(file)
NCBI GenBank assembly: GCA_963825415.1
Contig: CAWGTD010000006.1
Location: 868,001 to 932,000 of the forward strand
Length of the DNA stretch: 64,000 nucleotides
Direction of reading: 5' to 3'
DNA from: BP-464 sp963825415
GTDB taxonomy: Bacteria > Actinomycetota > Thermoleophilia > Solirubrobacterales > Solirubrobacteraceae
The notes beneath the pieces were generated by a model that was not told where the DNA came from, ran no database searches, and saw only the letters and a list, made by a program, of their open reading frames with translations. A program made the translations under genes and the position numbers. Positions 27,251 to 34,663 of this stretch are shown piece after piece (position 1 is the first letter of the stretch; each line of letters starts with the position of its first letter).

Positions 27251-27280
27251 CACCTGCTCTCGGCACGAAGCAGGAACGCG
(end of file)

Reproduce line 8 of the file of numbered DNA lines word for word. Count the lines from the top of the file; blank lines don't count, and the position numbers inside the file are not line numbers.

The notes beneath the pieces were generated by a model that was not told where the DNA came from, ran no database searches, and saw only the letters and a list, made by a program, of their open reading frames with translations. A program made the translations under genes and the position numbers. Positions 27,251 to 34,663 of this stretch are shown piece after piece (position 1 is the first letter of the stretch; each line of letters starts with the position of its first letter).